Flight cancelled? Pete Buttigieg is telling airlines to step up their game
If you're among the travelers who have had their flights delayed or cancelled in recent weeks, Transportation Secretary Pete Buttigieg knows your pain, because his own flight scheduled for Friday was cancelled.
He got an alert on his phone Friday morning about the flight, after having just met virtually with the nation's airline CEOs about their chronic operational problems Thursday night.
"I thought, this is pretty on the nose," Buttigieg told NPR. "It illustrates what millions of passengers are are concerned about right now."
Buttigieg's was one of about 1,400 flights U.S. flights that were cancelled Friday, according to flight tracking site FlightAware. That's in addition to more than 1,700 flights cancelled on Thursday.
Airlines have been struggling to meet a huge surge in air travel demand this summer. Staffing shortages, especially among pilots, has left many airlines with little wiggle room when problems arise, especially bad weather.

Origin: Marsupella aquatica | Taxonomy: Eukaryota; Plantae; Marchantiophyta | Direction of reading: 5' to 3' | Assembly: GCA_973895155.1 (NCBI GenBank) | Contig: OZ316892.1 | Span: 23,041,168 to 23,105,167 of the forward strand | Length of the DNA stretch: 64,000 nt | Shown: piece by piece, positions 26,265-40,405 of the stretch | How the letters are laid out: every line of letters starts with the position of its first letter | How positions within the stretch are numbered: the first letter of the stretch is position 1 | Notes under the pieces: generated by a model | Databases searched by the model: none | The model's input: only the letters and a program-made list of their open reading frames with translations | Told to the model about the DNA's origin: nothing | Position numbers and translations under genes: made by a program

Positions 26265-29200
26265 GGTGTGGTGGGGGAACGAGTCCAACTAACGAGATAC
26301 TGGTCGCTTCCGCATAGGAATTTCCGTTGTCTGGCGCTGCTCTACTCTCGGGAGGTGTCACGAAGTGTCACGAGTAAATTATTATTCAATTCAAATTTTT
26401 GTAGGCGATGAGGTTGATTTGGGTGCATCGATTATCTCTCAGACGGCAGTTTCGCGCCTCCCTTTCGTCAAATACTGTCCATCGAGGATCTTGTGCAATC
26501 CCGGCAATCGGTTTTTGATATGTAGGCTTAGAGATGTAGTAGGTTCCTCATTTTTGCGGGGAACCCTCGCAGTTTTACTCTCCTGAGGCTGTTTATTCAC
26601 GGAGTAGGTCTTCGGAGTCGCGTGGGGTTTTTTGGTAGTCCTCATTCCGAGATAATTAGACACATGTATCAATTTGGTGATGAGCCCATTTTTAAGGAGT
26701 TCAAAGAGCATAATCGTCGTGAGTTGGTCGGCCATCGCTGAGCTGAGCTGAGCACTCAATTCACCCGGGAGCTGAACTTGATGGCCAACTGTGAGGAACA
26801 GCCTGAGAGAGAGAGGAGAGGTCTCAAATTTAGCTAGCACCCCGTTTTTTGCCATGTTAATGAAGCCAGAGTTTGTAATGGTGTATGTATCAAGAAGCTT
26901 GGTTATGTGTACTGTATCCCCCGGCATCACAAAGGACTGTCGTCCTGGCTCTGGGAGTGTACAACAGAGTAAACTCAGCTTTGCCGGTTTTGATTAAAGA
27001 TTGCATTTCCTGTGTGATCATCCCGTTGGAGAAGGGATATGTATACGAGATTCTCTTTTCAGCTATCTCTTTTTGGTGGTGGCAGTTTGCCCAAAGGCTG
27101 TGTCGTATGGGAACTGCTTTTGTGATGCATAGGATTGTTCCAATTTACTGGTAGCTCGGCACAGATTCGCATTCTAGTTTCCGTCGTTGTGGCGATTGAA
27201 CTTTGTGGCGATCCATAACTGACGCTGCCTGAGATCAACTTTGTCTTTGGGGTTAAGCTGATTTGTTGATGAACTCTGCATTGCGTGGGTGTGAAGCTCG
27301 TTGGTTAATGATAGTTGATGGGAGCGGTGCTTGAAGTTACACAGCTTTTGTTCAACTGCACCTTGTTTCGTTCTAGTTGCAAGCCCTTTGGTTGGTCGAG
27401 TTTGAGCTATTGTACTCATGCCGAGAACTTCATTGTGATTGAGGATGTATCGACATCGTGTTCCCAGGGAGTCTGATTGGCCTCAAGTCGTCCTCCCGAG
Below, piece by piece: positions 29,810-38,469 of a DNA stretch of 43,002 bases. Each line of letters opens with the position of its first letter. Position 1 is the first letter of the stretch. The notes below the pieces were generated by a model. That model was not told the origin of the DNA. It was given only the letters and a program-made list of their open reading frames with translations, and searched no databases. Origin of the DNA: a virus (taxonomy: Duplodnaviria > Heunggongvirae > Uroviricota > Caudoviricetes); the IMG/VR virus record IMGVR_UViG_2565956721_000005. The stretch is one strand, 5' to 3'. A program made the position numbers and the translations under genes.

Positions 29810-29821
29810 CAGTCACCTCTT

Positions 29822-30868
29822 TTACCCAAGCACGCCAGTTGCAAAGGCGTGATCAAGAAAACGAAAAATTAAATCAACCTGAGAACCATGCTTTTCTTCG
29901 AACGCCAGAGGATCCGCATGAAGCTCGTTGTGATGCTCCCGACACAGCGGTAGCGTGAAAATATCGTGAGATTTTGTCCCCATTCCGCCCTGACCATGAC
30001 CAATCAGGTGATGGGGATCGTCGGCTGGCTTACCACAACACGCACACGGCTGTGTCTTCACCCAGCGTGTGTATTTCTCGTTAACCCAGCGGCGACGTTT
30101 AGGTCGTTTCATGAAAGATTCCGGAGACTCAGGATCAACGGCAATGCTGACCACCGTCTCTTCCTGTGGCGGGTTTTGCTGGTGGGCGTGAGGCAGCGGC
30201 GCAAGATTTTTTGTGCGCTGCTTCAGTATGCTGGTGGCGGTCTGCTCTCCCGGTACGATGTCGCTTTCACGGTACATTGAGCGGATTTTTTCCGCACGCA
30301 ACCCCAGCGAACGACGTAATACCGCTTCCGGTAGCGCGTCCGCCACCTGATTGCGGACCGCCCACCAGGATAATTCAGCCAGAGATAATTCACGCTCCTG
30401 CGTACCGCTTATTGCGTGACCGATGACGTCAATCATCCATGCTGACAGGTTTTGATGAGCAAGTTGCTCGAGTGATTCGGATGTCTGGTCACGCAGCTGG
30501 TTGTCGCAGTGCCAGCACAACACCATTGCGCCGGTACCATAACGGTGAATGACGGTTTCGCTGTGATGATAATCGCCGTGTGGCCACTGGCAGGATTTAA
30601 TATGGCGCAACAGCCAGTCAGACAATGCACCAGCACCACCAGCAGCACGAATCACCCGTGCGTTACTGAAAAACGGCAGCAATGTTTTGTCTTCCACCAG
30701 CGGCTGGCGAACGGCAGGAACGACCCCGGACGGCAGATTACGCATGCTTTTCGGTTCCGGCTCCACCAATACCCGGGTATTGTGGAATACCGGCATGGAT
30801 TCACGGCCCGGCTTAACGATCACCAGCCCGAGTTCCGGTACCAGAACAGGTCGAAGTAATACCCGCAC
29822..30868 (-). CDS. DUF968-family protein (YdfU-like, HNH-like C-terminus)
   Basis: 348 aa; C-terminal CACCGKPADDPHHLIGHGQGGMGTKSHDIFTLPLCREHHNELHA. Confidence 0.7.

But in his meeting with the airline CEO's, Buttigieg says he told them they've "got to make sure that first of all their schedules reflect the realities of some of the staffing issues that they've encountered."
"These airlines have gotten a lot of public support to try to keep the system resilient," Buttigieg told NPR, referring to the $54 billion in pandemic relief. "And now we're looking to them to make sure that their operations are reliable, and importantly that when there is a disruption or delay ... they get somebody on the phone and get that customer service to help work through it."
Buttigieg said he pressed the airline executives to detail what kinds of actions they're taking to ensure operations run smoothly heading into the busy Fourth of July holiday.
"I received a lot of assurances about the steps that they're taking, and I know that this is being taken very seriously when it comes to all of the measures airlines can take," Buttigieg said. "On the other hand, I'm in a car right now instead of on a plane, because we weren't able to get a flight as planned, so these disruptions continue to be a concern."
Copyright 2022 NPR. To see more, visit https://www.npr.org.